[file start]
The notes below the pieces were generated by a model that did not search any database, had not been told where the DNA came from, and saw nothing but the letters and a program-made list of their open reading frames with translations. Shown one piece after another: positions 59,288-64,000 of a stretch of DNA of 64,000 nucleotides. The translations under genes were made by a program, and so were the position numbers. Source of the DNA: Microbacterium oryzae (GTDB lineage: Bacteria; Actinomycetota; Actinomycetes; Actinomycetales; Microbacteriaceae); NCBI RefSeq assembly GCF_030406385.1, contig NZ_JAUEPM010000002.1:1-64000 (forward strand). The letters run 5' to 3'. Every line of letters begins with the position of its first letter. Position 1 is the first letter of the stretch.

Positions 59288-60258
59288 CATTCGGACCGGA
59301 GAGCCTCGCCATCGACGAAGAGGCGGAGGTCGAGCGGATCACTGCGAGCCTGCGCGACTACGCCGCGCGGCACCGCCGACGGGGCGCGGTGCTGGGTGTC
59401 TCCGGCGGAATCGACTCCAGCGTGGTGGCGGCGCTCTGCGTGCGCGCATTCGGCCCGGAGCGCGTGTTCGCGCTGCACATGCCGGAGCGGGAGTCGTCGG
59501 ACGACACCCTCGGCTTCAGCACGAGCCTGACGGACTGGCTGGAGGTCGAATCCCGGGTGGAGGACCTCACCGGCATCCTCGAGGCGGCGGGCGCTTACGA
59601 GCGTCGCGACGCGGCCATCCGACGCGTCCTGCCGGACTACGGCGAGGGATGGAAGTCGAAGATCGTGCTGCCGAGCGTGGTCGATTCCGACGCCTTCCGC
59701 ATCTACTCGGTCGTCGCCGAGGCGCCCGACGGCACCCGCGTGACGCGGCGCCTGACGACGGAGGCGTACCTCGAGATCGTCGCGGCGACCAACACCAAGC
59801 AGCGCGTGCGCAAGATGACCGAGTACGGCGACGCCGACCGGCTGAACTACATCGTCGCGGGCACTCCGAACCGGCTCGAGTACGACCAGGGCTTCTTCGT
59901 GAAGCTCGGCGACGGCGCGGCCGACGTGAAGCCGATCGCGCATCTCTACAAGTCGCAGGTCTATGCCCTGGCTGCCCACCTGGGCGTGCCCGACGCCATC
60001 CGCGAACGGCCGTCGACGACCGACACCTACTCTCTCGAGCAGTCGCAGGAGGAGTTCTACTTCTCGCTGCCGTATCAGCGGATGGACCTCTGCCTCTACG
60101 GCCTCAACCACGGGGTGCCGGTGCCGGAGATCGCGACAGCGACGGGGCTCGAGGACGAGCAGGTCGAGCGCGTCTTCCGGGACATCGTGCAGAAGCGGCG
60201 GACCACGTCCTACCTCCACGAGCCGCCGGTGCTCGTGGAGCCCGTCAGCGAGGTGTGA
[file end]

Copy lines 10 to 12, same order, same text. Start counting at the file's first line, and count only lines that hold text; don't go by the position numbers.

59901 GAAGCTCGGCGACGGCGCGGCCGACGTGAAGCCGATCGCGCATCTCTACAAGTCGCAGGTCTATGCCCTGGCTGCCCACCTGGGCGTGCCCGACGCCATC
60001 CGCGAACGGCCGTCGACGACCGACACCTACTCTCTCGAGCAGTCGCAGGAGGAGTTCTACTTCTCGCTGCCGTATCAGCGGATGGACCTCTGCCTCTACG
60101 GCCTCAACCACGGGGTGCCGGTGCCGGAGATCGCGACAGCGACGGGGCTCGAGGACGAGCAGGTCGAGCGCGTCTTCCGGGACATCGTGCAGAAGCGGCG